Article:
Mark Tilton (Ph.D., UC Berkeley), Associate Professor of Political Science, Purdue University; Researcher, Purdue Climate Change Research Center. Among his publications are Restrained Trade: Cartels in Japan’s Basic Materials Industries, “Seeds of an Asian E.U.? Regionalism as a Hedge against the U.S. on Telecommunications Technology in Japan and Germany” and “German-Japanese Climate Change Relations.” He has been a visiting scholar at the University of Tokyo, Hamburg University, the Berlin Social Science Center, the Woodrow Wilson Center, George Washington University, and Northwestern University. He is currently working on renewable energy policy in Japan, France, Germany and the United States.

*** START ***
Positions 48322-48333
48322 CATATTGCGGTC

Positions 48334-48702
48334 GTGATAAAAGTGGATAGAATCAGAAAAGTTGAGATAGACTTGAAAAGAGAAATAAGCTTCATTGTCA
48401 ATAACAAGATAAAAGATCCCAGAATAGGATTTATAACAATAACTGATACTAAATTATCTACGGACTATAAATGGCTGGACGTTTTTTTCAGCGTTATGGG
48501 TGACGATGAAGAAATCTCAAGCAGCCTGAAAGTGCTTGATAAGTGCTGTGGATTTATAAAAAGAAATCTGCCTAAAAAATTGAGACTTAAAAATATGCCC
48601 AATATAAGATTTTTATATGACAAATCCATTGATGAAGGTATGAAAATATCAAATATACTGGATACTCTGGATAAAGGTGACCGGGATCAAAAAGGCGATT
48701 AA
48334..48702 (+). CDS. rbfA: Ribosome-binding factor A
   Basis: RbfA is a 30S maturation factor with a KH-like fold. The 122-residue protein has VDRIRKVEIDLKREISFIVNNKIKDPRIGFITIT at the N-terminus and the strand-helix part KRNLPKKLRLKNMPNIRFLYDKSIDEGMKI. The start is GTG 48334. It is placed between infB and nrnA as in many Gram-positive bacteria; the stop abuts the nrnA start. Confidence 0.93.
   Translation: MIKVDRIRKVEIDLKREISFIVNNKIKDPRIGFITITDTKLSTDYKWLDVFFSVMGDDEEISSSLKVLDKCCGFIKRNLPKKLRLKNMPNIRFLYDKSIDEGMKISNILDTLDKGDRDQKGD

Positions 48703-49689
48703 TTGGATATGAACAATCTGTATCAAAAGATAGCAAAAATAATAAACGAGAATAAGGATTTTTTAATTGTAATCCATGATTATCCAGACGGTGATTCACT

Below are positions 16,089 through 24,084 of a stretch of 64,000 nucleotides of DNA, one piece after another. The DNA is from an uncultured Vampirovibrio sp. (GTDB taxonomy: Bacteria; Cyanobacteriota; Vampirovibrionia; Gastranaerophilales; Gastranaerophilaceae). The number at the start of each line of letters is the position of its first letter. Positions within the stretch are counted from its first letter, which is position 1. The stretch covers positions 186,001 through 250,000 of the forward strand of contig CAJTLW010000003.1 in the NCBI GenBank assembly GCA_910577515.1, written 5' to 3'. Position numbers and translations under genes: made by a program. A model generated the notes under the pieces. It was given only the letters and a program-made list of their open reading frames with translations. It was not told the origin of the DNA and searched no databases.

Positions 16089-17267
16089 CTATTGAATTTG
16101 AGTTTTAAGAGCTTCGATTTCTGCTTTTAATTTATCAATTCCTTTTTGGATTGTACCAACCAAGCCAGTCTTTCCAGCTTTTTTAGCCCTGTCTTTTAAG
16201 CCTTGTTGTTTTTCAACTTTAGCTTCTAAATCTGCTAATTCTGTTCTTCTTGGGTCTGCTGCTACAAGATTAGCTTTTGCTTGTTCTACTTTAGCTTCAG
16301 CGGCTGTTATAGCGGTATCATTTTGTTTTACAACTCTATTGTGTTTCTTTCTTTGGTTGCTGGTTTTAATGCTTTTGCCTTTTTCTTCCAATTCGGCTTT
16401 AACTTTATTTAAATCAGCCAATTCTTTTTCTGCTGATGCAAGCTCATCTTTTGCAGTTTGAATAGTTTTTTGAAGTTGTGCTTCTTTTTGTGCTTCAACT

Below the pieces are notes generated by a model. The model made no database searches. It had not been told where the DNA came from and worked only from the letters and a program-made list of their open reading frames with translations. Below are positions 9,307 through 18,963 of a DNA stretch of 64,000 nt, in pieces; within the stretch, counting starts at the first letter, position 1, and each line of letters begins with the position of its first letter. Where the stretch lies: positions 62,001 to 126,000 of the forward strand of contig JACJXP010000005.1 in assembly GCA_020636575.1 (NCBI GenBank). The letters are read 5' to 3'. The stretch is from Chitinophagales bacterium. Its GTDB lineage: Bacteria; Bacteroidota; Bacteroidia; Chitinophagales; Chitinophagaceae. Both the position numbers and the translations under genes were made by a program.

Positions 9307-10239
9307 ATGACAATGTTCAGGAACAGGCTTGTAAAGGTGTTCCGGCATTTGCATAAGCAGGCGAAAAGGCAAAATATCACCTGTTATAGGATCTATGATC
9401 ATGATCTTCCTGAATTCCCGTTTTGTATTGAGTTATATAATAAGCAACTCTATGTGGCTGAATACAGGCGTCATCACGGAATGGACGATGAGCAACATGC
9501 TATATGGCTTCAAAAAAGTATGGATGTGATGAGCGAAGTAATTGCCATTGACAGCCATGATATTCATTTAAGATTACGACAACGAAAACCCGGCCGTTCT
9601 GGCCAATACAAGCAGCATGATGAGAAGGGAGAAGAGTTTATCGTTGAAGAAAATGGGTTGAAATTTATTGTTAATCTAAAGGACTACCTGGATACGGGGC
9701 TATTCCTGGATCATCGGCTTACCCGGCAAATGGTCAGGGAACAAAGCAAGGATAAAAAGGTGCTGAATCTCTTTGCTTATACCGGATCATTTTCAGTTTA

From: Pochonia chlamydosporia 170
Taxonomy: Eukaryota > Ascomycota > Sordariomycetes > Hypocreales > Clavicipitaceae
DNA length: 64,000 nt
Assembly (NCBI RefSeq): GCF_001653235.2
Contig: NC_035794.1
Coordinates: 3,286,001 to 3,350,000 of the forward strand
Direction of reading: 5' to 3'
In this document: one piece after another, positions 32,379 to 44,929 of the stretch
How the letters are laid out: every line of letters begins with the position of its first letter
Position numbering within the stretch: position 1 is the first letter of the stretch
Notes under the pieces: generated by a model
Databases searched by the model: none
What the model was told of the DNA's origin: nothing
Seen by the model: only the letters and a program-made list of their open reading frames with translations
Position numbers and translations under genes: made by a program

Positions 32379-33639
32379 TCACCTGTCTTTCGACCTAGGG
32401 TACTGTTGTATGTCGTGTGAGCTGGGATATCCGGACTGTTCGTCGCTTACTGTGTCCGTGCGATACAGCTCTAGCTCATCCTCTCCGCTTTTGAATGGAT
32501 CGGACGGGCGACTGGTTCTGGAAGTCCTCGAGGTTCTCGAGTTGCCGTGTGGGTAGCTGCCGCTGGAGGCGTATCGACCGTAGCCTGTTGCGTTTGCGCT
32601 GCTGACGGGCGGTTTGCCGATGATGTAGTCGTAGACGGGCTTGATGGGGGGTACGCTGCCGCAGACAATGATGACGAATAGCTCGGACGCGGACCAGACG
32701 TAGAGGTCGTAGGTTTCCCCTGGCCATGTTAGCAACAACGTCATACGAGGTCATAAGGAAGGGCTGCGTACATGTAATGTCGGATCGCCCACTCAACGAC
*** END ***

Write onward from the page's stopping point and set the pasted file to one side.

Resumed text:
The study will compare competition policy (a broader term for antitrust policy) in Japan, the U.S., and Germany. It will compare formal policy, policy implementation, and actual competitive practices in industry, and explore what differences in competition have meant for economic growth and openness to trade. Close comparison will be carried out through studies of the auto, electronics, and chemical industries. The study will also look at the historical development of competition policy in the three countries to explain similarities and differences. In particular the study will explore the roles of ideology, interest group pressure, and international ties in shaping competition policy.